I've often listened to patients vent about their doctors. They say they leave appointments feeling rushed, overlooked and frustrated. But building a solid relationship with your physician is easier than you might think. These simple strategies can help.

Rethink How You Prep for Appointments

I want patients to do their homework, but whenever someone pulls out pages and pages from the Internet, I can't help thinking, Uh-oh. Patients who come in with a sheaf of research often spend their visit cross-checking my advice against their notes rather than developing a meaningful, trusting relationship with me. Think about spending fewer hours online and, instead, use that time to write a list that communicates your values, fears and goals for care. Are you afraid that taking a certain medication that causes drowsiness could jeopardize a potential promotion at work? You might not think that your doctor would care about such a thing, but it's the kind of information we need if we're going to provide you with the most personalized plan of action.

Be the Master of Your Story

"What brings you in?"—the universal appointment icebreaker—sounds like a simple question, but if you're being shuffled from nurse to doctor to specialist, relating the specifics of your medical issue again and again can be exhausting. You may be tempted to omit smaller details (assuming that they must have been documented at some point along the way), but never leave anything out. It's useful to keep a symptom journal, noting when your symptoms started and the characteristics of your pain (dull ache? constant throbbing?). I once saw a teenager who logged every single headache over the course of a month and included all the details she could, from what she'd recently eaten to the time of day the pain occurred. "You're a scientist, and I want you to have the data," she told the neurologist leading her case. Once she gave us the clues we needed, we determined that her migraines were linked to her menstrual cycle, and we were able to take her off several medications she didn't need.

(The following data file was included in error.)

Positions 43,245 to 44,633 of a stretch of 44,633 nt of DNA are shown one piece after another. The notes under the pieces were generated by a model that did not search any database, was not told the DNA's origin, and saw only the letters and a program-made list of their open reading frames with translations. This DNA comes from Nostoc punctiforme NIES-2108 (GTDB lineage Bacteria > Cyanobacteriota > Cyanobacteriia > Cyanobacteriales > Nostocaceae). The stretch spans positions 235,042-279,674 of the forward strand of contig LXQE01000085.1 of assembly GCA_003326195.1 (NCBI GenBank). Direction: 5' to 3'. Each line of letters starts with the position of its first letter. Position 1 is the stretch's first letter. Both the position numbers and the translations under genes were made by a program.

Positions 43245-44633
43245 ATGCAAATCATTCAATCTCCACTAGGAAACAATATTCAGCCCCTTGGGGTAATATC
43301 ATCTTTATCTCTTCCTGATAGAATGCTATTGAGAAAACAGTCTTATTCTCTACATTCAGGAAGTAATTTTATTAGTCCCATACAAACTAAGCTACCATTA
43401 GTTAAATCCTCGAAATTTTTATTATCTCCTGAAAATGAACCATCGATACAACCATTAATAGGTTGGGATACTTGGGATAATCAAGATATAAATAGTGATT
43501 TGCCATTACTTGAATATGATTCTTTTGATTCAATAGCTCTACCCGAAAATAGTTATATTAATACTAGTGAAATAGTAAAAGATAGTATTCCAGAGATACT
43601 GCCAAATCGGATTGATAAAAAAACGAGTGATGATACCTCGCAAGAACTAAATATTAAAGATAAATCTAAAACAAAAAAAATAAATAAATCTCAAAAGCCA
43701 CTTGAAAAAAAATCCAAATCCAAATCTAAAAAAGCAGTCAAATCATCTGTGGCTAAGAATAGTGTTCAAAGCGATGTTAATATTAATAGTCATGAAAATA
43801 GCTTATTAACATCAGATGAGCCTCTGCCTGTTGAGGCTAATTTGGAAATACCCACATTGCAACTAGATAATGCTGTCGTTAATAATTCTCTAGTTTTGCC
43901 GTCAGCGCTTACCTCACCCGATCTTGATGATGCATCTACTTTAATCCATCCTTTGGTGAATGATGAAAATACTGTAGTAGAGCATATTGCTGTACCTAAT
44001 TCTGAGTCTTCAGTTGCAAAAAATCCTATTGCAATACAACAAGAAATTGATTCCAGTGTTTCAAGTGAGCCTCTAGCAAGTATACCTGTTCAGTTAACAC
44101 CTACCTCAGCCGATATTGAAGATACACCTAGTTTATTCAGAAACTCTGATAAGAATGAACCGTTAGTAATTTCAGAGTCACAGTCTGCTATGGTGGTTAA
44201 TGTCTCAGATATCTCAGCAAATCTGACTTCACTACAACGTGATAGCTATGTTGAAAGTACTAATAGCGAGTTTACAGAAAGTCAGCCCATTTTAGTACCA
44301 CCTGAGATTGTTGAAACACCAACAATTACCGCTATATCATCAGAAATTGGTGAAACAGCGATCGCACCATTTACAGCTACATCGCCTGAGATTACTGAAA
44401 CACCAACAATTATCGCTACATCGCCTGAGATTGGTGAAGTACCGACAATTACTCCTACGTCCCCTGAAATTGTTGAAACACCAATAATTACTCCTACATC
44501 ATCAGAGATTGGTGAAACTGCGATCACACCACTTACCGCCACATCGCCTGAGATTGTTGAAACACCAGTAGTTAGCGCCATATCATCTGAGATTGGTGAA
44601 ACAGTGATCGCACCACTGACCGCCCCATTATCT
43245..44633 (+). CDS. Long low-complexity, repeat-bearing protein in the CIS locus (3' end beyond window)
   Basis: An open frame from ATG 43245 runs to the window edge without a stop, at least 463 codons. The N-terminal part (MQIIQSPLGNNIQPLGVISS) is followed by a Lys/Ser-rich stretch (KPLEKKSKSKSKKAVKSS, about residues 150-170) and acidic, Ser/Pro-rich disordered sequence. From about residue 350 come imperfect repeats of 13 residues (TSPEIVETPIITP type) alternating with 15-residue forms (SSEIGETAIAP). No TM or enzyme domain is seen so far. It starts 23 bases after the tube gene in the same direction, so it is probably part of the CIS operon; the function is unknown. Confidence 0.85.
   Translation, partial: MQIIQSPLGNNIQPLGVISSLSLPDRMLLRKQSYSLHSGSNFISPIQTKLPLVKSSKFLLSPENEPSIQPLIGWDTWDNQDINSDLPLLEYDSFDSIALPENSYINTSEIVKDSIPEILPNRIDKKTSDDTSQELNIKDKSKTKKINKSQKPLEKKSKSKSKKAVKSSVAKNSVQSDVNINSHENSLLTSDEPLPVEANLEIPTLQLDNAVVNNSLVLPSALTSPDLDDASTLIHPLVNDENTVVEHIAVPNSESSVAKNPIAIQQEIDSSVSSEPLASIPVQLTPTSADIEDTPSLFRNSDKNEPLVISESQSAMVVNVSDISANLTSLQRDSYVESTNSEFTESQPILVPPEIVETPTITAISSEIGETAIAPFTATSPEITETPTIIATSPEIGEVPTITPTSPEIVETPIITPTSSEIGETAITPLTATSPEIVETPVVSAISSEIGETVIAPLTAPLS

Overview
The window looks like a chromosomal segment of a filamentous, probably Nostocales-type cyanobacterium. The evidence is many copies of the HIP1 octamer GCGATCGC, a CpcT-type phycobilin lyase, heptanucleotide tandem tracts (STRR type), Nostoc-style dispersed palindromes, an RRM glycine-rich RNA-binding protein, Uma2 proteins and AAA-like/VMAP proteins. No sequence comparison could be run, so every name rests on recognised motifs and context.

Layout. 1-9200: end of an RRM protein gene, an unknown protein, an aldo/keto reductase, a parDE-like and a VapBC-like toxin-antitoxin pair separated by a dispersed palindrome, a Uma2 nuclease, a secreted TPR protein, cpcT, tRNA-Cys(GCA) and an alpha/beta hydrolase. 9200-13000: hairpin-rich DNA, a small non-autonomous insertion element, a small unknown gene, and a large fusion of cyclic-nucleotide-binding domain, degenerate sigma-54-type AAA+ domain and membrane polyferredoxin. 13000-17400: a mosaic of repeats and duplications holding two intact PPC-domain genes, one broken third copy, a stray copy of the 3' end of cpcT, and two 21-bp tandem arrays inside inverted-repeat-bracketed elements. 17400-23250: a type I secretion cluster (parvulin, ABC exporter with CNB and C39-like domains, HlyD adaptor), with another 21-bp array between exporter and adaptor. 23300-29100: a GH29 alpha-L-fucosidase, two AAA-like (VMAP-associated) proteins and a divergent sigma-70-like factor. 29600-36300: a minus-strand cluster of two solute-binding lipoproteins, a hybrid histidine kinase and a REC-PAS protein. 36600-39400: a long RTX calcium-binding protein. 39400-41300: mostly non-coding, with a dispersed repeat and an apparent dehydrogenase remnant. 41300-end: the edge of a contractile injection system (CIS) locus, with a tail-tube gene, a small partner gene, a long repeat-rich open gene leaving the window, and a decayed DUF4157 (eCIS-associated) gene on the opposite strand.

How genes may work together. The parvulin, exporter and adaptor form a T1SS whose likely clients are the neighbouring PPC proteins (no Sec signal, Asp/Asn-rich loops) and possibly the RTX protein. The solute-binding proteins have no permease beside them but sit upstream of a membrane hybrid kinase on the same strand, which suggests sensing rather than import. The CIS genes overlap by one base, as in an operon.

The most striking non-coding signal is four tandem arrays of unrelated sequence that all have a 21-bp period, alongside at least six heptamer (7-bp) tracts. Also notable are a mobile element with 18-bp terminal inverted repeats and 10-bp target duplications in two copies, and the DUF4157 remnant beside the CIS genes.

Pump Us with Candy

When I was a medical student, I had a patient whose daughter placed a bowl of sweets near his hospital bed. It was ingenious: The more often doctors stopped in for a treat, the more individual attention the dad received. It's not the candy that matters, but what the gesture represents—it's a symbol of appreciation. Small efforts can go a long way to sweeten your relationship with your physician.


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